Engineering education at Yale has a long history, starting in 1852 with the appointment of William Augustus Norton as Professor of Civil Engineering. At the time engineering was part of the Scientific School, which was renamed the Sheffield Scientific School in honor of Joseph Earl Sheffield in 1860. In 1863, Yale granted the first American Ph.D. in engineering to Josiah Willard Gibbs, who later taught at Yale and became one of the founders of the field of thermodynamics. In the first half of the twentieth century, a gradual reorganization of engineering education at Yale took place with the integration of Sheffield programs with Yale College and Graduate School and the creation of a School of Engineering. In 1961, the school was reduced to a department within Yale College. Since that time, engineering has undergone a renaissance at Yale. In 1970, Becton Center (designed by Marcel Breuer) was opened, replacing Winchester Hall and North Sheffield. The appointment of D. Allan Bromley as Dean of Engineering in 1994 provided much needed momentum. Dean Bromley was a forceful advocate for engineering at Yale. New programs in biomedical and environmental engineering were introduced during his tenure. Bromley also instituted the Sheffield Fellowship, to recognize technological leaders, the Sheffield Distinguished Teaching Awards, and the "Select Program", a five-year combined B.S.M.Eng. degree program, all named to honor the Sheffield Scientific School. In 2000, Paul A. Fleury was appointed Dean. Yale Engineering celebrated it sesquicentennial in 2002. The Malone Engineering Center was opened in October, 2005, designed by Cesar Pelli and named for the father of John C. Malone, a major donor. In 2008, T. Kyle Vanderlick began as dean  and the school was reestablished as the School of Engineering & Applied Science. In July 2010, the School of Engineering & Applied Science was reorganized, with the Department of Mechanical Engineering becoming the Department of Mechanical Engineering and Materials Science, the Department of Chemical Engineering becoming the Department of Chemical and Environmental Engineering, and the Department of Applied Physics leaving the School of Engineering to become an independent department within the Graduate School of Arts and Sciences.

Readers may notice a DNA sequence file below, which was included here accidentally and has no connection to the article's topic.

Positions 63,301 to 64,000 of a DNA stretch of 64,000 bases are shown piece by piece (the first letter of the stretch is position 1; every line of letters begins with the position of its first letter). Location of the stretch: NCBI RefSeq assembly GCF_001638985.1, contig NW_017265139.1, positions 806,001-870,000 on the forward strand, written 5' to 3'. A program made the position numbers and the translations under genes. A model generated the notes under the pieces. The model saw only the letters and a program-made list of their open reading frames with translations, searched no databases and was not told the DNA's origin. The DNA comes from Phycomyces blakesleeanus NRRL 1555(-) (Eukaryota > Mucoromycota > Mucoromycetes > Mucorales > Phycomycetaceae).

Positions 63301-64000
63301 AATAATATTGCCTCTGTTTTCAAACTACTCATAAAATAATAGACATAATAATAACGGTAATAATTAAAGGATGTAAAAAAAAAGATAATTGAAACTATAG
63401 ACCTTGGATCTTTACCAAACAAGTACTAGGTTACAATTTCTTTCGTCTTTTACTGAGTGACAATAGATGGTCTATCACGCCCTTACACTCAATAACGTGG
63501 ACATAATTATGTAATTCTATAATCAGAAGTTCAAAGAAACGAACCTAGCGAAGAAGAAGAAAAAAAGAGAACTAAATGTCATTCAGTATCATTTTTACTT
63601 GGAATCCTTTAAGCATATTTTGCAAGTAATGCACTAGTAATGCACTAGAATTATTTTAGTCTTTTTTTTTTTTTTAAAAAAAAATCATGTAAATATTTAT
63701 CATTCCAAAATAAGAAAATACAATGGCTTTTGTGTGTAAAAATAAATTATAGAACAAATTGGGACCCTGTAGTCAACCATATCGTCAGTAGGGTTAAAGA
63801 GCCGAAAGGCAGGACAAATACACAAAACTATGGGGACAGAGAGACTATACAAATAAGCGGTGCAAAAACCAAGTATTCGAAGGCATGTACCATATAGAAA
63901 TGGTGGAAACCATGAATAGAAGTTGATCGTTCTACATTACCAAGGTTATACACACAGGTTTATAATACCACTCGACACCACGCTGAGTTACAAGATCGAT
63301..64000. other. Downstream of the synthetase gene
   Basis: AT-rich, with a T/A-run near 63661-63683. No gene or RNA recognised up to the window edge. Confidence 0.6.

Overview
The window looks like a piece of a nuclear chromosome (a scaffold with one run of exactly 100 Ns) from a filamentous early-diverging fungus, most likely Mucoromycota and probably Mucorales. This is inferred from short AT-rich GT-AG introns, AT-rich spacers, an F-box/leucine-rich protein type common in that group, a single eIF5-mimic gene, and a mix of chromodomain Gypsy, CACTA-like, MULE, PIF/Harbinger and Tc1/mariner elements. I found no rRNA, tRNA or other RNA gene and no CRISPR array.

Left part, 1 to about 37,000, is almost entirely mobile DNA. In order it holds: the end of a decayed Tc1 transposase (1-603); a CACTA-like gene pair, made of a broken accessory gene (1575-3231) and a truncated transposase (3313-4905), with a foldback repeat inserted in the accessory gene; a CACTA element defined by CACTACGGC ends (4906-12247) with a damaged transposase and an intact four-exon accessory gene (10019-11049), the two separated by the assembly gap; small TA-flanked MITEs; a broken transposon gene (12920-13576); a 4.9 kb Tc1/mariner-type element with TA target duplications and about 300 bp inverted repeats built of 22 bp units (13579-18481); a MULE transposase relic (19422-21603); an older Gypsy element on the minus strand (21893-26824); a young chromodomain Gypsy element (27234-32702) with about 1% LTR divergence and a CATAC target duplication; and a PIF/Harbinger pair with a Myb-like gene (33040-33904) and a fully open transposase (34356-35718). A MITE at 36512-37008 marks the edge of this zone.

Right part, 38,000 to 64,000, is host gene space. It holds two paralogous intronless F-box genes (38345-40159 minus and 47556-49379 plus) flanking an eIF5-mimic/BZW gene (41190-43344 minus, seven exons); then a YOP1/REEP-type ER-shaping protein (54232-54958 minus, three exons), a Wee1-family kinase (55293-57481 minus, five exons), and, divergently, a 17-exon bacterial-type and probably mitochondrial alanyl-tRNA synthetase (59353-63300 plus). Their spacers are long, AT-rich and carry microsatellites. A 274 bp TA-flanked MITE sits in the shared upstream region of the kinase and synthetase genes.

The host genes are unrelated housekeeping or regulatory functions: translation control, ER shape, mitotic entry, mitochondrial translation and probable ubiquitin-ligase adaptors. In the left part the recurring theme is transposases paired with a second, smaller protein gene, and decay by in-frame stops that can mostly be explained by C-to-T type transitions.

Mason Laboratory (1911) Charles C. Haight. Built originally for the Sheffield Scientific School, it was the gift of Sheffield graduates William Smith Mason and George Grant Mason. Mason was remodeled in 1967 and provides classroom, office, and laboratory facilities.
Dunham Laboratory (1912) Henry G. Morse. Also originally built for Sheffield, it was the gift of Austin C. Dunham. This Collegiate Gothic building includes laboratories, class rooms and offices. Addition added in 1958 (office of Douglas Orr).
Becton Engineering and Applied Science Center (1970) Marcel Breuer. Built from pre-cast concrete panels, Becton contains offices, laboratories, a cafe, and an auditorium. Funded in part by a donation from Henry P. Becton.
Malone Engineering Center (2005) Cesar Pelli. This triangular building was funded in part by John C. Malone and built with a limestone veneer and a glass curtain wall. Malone contains laboratories for research and teaching. The building fronts the Farmington Canal